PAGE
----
Two Coachella performances, 88 career Grammy nominations, two Super Bowl halftime shows, 29 MTV Video Music Awards, at least 13 film appearances — the list goes on. Beyoncé’s endless catalog of success shows versatility, vulnerability and virtuosity.

Last night, Beyoncé broke the record for most Grammys won, adding four more to her already overflowing collection of 28 awards.

Beyoncé, or “Queen B” as known by her fans, won best dance/electronic recording, best traditional R&B performance, best R&B song and best dance/electronic music album for her most recent album “Renaissance,” according to CNBC.

In her acceptance speech, Beyoncé honored her Uncle Jonny, who died from HIV complications and heavily influenced “Renaissance,” according to the New York Times.

“Renaissance” departs stylistically from Beyoncé’s most recent solo album “Lemonade,” featuring a track list which emulates a DJ mix and features Black dance music styles. The album honors Black and queer artists and showcases Beyoncé’s embrace of creative freedom.

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As she received the award, Beyoncé spoke directly to the queer community, thanking them for their love and for “inventing the genre” of house music that echoes throughout the album. House music is the oldest genre within electronic dance music that features a steady four-to-the-floor beat, according to Armada Music.

Hungarian-British conductor Georg Solti previously held the record for most Grammy awards, winning 31 during his career. A legend in both the operatic and orchestral worlds, Solti worked with London’s prestigious Royal Opera House at Covent Garden and completely transformed the Chicago Symphony Orchestra’s sound.

Throughout her career, Beyoncé’s eclectic work has reflected her commitment to activism and empowerment, from her efforts to encourage feminism by featuring a Chimamanda Ngozi Adichie speech in her song “***Flawless” to her collaboration with historically Black colleges and universities for her 2018 Coachella performance.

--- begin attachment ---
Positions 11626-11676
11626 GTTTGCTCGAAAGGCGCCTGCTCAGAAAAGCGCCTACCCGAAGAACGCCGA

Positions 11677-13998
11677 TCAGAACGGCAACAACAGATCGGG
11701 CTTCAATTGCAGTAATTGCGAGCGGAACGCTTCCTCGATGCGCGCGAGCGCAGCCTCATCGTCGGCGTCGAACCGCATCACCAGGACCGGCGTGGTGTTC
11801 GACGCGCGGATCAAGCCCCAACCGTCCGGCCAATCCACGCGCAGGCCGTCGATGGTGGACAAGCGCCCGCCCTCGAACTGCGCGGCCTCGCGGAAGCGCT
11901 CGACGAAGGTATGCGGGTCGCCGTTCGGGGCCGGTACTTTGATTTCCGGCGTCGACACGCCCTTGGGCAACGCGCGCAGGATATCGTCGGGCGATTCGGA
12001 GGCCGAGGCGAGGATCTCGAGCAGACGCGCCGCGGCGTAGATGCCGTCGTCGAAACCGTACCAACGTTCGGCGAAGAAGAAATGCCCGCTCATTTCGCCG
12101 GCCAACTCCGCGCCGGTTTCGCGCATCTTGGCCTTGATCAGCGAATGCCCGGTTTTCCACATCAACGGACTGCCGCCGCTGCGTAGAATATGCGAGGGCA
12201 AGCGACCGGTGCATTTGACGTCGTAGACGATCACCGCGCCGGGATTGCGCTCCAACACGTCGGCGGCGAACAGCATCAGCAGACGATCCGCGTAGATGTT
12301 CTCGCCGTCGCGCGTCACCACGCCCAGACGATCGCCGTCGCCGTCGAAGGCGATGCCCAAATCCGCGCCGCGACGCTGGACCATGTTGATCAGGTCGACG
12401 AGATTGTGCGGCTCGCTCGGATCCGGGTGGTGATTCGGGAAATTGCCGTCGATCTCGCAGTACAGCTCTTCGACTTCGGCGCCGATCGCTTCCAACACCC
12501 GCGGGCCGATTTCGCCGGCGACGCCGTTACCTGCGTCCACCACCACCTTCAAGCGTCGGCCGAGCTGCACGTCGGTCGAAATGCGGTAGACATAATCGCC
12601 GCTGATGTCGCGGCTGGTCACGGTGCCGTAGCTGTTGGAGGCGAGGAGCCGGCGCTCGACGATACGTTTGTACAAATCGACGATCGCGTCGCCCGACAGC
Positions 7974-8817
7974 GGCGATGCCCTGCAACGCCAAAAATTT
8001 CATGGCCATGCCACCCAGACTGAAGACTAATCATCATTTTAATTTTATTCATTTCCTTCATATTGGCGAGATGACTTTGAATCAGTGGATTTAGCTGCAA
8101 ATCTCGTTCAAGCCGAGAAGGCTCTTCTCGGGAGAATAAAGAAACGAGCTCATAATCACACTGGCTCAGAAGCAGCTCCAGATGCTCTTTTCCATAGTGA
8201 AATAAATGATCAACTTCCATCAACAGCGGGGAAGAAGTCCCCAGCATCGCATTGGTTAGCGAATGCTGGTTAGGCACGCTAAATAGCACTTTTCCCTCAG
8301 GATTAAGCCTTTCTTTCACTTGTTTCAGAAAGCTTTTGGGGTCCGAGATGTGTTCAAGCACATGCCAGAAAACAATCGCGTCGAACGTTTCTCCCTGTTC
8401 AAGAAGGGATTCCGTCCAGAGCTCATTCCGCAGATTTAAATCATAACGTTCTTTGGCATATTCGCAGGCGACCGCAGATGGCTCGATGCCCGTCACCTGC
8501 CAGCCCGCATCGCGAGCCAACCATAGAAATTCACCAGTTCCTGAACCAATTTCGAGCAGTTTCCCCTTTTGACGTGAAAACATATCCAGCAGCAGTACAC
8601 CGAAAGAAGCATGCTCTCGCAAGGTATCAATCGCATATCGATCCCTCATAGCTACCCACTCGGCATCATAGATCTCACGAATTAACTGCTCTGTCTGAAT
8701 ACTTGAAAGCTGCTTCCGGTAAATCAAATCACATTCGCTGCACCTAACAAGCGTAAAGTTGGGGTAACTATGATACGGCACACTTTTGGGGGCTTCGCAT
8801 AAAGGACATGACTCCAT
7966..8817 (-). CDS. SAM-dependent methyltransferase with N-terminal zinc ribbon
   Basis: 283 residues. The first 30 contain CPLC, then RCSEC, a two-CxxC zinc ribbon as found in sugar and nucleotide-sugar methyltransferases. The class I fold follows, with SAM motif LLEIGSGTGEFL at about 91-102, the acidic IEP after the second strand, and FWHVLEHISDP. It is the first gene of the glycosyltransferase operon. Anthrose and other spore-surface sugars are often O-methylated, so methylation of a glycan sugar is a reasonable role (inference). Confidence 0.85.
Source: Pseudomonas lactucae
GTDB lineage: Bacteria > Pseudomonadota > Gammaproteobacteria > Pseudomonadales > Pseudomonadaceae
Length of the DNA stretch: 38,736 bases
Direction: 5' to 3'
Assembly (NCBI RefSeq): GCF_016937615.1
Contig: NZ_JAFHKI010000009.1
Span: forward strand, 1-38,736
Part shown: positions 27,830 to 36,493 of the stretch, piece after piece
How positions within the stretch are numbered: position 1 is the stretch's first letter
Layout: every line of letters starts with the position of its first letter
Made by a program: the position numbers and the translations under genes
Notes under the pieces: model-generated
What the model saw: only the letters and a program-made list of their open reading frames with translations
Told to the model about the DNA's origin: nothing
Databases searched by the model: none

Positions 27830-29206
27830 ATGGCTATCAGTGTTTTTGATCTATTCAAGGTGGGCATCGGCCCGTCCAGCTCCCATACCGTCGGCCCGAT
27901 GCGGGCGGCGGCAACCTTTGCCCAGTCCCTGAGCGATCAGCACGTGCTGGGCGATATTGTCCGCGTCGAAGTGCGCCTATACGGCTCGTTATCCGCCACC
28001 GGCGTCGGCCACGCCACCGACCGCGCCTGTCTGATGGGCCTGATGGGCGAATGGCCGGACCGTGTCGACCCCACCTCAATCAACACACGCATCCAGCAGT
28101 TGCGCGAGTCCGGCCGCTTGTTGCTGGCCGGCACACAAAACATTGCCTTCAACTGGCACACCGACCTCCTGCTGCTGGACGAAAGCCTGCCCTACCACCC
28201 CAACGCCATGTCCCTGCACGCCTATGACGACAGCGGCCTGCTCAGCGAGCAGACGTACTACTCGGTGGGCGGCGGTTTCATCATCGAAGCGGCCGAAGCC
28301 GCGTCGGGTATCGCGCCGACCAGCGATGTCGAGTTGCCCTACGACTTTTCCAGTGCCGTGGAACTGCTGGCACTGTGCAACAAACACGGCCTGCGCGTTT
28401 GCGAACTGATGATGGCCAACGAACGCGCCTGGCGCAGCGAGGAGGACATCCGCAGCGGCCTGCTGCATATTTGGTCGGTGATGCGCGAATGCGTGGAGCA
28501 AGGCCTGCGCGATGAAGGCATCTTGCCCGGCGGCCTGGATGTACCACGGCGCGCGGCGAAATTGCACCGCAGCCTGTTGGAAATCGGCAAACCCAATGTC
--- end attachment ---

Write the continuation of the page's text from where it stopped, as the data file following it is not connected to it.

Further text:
But despite Beyoncé’s historic win last night, it is not lost to her fans that she has continuously been slighted in the “Big Four” Grammy Award categories, which include album of the year, best new artist, song of the year and record of the year. According to TIME, she has only won once in any of these categories which was in 2010 for her single “Single Ladies (Put a Ring On It).”

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Last night, Harry Styles won best album over Beyoncé for his album “Harry’s House.” Only three Black women — Lauren Hill, Whitney Houston and Natalie Cole — have ever won Album of the Year. Beyoncé’s fans, or the “Bey Hive,” have since taken to Twitter to express their dismay and disappointment at yet another ceremony that left them feeling robbed. 

But Beyoncé gave a standing ovation as Styles warmly accepted the award.

This display of support and love for her fellow musicians despite the continuous institutional neglect from the Grammy Awards towards Black artists shows Beyoncé’s philosophy of love and upliftment within the music industry.

It is impossible to overstate Beyoncé’s influence on and beyond the world of music. A role model for many, Beyoncé is the picture of humility and hard work, living up to her title as Queen.

Editor’s Note: This article was updated to accurately reflect the three Black women who have won album of the year.